ChatGPT is behaving strangely - it's probably our fault

Translate from : ChatGPT opfører sig underligt - det er nok vores skyld
ChatGPT has been behaving strangely in recent months. Users have complained that the chatbot has become increasingly lazy and even a bit flabby, and OpenAI has acknowledged the problem and rolled out a fix in January.

The opacity of the AI model that powers ChatGPT makes it hard to tell what's wrong with the chatbot - but one researcher believes it's the massive amount of data taken from user interactions with the chatbot that causes it to change in unpredictable ways.

"A model like GPT4 is not a single model. It's a learning system that actually changes very quickly over time," James Zou, a professor and AI researcher at Stanford University, told Business Insider.

"A big reason the systems evolve over time is that they're constantly getting feedback data from millions of users. I think that's a big source of potential changes to the model," he added. AI models like GPT-4 are constantly tweaked and updated, and OpenAI relies on interactions with users to train ChatGPT to become more conversational and useful.

It works through a process called reinforcement learning from human feedback, where the AI model learns which responses are more favorable to users and adjusts accordingly. In recent months, users of the chatbot, which reportedly now has around 1.7 billion users, have complained that it has started behaving strangely. Some have posted on X that ChatGPT refused to complete some tasks and gave shorter responses than expected, with one developer even suggesting that the AI model was taking a well-deserved winter break.

OpenAI acknowledged the problem and has rolled out a fix, with CEO Sam Altman saying that ChatGPT should now be "much less lazy." AI experts often say that models like GPT-4 are essentially black boxes, with even their developers unable to fully explain why they make some decisions or react in certain ways. As a result, they tend to exhibit unexpected and often downright weird behavior - as some users recently discovered when they realized that ChatGPT would give longer answers if they promised to give it a $200 tip.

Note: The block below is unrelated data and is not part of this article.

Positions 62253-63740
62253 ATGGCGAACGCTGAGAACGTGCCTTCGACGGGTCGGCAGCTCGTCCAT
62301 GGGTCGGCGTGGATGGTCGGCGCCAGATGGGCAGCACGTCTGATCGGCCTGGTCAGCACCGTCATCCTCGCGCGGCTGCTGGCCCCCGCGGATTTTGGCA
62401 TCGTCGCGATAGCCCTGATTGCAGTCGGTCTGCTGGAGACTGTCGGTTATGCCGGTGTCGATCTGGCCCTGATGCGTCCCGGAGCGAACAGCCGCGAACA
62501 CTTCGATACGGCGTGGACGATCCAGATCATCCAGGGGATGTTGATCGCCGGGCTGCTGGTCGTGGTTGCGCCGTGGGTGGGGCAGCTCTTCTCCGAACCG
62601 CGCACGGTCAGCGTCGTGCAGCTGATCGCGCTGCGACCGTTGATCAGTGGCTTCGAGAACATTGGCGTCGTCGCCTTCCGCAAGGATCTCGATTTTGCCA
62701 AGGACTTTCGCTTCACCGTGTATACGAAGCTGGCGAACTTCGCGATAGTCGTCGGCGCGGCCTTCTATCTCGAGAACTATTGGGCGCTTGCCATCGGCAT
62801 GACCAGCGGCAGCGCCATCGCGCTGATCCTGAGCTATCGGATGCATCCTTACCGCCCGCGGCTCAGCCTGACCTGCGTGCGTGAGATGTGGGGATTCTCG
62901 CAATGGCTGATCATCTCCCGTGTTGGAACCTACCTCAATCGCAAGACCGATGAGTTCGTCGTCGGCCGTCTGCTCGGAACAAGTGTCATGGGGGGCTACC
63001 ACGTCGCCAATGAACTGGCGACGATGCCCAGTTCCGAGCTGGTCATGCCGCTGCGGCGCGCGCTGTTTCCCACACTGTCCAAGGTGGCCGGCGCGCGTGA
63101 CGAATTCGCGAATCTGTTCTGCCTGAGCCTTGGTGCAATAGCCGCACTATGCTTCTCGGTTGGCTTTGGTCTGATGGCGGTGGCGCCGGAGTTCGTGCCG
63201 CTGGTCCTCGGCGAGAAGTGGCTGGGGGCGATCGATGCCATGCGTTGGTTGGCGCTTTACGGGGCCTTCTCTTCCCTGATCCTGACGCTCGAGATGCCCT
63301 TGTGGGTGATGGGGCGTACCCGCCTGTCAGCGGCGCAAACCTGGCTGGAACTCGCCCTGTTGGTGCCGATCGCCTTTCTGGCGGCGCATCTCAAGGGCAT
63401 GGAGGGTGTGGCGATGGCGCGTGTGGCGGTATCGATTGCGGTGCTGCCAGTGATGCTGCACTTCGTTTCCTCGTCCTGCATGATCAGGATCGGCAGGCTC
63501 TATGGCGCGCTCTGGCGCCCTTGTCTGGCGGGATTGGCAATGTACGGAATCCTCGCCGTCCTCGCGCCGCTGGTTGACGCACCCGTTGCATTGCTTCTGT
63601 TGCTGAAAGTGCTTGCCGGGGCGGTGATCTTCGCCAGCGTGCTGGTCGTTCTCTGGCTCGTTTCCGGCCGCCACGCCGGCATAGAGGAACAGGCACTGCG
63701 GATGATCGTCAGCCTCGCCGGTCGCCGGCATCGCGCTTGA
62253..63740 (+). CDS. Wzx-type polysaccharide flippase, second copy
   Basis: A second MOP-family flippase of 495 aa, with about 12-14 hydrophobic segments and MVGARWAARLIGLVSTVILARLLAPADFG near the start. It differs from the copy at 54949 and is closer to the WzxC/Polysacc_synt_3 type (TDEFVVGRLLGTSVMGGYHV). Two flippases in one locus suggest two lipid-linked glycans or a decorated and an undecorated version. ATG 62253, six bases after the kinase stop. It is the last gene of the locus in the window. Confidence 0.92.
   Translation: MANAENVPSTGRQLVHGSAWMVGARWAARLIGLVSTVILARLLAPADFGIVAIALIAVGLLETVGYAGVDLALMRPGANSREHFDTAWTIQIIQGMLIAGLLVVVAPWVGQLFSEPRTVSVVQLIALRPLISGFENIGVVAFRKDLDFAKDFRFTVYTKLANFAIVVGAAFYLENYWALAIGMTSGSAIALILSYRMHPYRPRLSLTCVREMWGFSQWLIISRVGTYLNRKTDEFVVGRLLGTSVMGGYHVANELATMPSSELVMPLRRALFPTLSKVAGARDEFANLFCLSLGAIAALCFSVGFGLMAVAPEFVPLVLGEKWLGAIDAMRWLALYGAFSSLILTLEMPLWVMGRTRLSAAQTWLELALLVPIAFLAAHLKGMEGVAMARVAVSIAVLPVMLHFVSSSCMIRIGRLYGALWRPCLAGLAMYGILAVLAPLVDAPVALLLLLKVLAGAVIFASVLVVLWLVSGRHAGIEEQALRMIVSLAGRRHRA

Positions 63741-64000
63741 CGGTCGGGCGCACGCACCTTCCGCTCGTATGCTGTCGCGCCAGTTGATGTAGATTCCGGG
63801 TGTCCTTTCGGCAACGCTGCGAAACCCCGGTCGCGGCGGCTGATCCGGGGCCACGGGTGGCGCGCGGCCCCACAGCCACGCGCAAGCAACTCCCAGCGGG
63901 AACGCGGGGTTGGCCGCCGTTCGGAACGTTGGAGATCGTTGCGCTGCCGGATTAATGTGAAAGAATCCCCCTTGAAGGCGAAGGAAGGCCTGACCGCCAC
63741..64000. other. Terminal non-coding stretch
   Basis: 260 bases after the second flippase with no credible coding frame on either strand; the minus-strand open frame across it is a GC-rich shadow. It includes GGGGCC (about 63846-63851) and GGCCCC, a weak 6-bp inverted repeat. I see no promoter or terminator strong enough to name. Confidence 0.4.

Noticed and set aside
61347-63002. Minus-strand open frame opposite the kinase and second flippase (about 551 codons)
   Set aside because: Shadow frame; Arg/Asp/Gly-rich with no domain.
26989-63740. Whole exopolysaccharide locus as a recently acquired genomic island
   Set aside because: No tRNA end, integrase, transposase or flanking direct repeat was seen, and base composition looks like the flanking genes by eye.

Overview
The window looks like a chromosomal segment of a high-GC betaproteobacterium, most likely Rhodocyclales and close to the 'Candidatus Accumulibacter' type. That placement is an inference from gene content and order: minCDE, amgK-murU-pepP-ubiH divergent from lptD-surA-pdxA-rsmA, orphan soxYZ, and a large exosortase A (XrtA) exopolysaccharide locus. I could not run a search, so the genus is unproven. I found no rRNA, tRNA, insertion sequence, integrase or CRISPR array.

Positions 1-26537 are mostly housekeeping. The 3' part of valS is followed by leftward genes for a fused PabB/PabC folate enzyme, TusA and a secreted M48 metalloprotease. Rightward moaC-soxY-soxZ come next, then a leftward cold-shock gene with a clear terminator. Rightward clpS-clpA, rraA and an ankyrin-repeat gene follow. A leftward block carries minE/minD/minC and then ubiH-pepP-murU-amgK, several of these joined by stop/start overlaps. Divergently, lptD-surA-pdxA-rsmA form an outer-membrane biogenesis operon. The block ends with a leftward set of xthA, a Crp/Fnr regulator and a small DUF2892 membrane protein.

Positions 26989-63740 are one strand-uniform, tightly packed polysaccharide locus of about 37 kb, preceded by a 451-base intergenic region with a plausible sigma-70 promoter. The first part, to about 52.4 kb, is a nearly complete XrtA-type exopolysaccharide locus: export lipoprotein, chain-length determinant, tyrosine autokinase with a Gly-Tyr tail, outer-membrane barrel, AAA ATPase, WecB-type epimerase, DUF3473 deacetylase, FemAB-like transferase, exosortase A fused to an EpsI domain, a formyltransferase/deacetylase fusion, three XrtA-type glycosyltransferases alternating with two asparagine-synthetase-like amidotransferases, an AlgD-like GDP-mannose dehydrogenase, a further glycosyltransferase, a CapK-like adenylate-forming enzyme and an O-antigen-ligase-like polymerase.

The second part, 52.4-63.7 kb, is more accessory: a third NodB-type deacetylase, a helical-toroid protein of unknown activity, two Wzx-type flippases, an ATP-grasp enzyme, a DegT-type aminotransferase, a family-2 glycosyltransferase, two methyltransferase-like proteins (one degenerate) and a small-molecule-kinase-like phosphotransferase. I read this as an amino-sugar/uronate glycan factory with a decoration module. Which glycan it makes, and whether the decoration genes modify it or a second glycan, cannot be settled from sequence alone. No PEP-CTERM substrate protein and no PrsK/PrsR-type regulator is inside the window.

According to Zou, some of these quirks are likely due to human bias inherited from the vast amounts of online data the chatbot is trained on. "These large models are often trained on Internet-scale data, a huge corpus of text consisting of millions of websites and online discussions," he said. "So there are a lot of different human behaviors and human biases in the training dataset that are also reflected in the language models," he added. Zou said another reason for changes in GPT-4's behavior could be OpenAI's attempt to add additional protections to the model to prevent abuse, which he argued could inadvertently hurt ChatGPT's performance.

He pointed to experiments his team at Stanford has run on open-source AI models that showed that fine-tuning those models to make them safer also made them less willing to answer certain questions. "OpenAI has decided that their values are related to harmlessness, helpfulness and honesty, and those are the areas they prioritize," Zou said. "That can lead to some competing goals. If you make the model very innocuous, it might also make the model less creative or less useful for some of the users," he added. "I think that may also be part of the reason why we see potential deviations or changes in the behavior of the model."

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